UPDATE 3-Vivus gives First Manhattan board majority, Zook to be CEO
* New board will include six nominees of First Manhattan
* Vivus will have four directors on the board
* Ex-Astrazeneca executive Tony Zook to be the new CEO
* First Manhattan was pushing to replace entire Vivus board
* The spat has been called ugliest proxy fight in biotech
NEW YORK, July 19 (Reuters) - Vivus Inc has agreed to give dissident shareholder First Manhattan Co a board majority, ending an acrimonious proxy fight and bringing in a new CEO to the drugmaker accused of bungling the launch of its groundbreaking diet pill.
The company is now likely to look for ways to ramp up sales of its drug Qsymia, once touted as a potential blockbuster amid a U.S. obesity epidemic, including partnering with a bigger pharmaceutical company.
Under the agreement, the newly reconstituted 11 member board will consist of new CEO Tony Zook, a former senior executive at AstraZeneca Plc, and six nominees from First Manhattan, Vivus' largest shareholder with a 9.9 percent stake. The other four will be Vivus nominees.
Qsymia had a soft launch with Vivus initially cautious in its marketing and doctors slow to recommend it to patients given the troubled past of obesity drugs. Qsymia's side effects include heart risks and the possibility of babies being born with oral clefts when taken by women during pregnancy.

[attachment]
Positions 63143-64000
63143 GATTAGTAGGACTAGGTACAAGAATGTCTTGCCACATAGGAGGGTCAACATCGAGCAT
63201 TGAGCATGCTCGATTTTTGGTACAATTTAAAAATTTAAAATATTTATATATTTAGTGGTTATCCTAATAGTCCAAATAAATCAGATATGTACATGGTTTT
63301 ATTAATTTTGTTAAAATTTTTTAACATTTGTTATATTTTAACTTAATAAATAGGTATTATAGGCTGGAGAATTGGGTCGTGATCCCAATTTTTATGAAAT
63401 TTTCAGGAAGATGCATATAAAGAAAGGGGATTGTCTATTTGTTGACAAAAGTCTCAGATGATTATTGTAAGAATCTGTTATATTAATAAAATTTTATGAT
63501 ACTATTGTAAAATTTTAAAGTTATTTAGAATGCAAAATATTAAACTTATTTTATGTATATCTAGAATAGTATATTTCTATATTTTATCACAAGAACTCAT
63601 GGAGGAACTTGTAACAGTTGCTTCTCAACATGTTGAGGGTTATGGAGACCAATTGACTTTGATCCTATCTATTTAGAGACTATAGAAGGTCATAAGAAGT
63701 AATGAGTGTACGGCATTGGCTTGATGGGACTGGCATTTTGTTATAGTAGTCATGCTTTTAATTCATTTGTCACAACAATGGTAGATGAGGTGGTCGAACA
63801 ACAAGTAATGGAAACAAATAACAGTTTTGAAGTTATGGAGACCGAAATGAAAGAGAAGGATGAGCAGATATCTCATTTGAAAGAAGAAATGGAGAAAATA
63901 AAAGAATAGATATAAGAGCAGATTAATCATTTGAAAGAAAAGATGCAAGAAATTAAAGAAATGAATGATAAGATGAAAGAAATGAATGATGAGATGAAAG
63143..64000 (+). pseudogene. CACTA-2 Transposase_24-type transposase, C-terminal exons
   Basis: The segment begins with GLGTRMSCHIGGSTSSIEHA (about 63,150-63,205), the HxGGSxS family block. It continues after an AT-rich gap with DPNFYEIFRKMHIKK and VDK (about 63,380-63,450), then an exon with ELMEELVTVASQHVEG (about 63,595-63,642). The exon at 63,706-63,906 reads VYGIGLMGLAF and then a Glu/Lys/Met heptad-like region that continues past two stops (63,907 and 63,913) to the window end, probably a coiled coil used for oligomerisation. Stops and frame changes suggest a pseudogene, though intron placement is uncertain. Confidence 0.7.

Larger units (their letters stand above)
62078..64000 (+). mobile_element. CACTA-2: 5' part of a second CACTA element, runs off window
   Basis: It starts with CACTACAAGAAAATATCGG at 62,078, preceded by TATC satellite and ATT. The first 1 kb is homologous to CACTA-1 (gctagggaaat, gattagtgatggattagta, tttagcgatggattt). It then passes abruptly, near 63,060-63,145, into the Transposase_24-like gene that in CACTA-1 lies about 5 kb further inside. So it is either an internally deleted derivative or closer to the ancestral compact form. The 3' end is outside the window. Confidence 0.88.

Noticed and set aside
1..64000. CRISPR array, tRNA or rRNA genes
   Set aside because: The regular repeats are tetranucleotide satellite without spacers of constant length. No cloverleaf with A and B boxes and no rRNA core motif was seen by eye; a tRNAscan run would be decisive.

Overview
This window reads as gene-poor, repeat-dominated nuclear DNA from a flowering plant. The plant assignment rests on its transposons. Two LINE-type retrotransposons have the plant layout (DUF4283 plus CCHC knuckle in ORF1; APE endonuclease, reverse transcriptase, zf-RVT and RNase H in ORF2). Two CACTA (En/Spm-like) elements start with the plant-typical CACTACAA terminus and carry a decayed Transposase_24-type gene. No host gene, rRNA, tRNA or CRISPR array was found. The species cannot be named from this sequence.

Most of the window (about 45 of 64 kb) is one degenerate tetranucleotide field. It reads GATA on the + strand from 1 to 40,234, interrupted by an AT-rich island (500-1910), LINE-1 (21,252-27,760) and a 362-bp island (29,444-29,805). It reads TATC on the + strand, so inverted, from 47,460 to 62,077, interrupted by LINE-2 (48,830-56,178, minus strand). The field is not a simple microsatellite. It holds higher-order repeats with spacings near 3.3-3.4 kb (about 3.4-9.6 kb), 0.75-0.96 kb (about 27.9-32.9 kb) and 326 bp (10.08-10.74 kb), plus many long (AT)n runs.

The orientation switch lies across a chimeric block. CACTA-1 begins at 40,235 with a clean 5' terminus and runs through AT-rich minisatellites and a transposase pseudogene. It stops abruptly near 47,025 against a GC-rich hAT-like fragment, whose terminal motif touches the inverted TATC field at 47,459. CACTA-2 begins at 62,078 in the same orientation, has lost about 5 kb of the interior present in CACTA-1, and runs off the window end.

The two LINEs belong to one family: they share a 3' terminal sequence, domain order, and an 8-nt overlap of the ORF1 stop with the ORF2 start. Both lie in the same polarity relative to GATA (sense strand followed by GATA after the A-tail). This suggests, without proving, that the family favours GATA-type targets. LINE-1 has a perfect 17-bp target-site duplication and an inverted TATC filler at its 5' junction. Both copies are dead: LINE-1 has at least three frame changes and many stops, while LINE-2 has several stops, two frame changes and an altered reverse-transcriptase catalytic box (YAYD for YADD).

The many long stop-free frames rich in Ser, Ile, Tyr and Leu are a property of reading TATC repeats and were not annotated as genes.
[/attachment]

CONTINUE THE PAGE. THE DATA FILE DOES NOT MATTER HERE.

First Manhattan, which had pushed for replacing the entire board, had criticised Vivus for failing to capitalize on the first new diet pill to reach the U.S. market in over a decade, saying it had not installed a management team with extensive commercial drug launch experience.
It also noted growing competition from Arena Pharmaceuticals Inc's Belviq anti-obesity drug.
Over the past few days the proxy battle became particularly hostile as each side accused the other of illegal or unethical practices. Some analysts called it the ugliest proxy fight yet in biotech, a field rife with activism from the likes of Carl Icahn and others.
Sarissa Capital Management LP, which owns about 2 percent of Vivus common stock, was also part of the settlement agreement that resolved the proxy fight.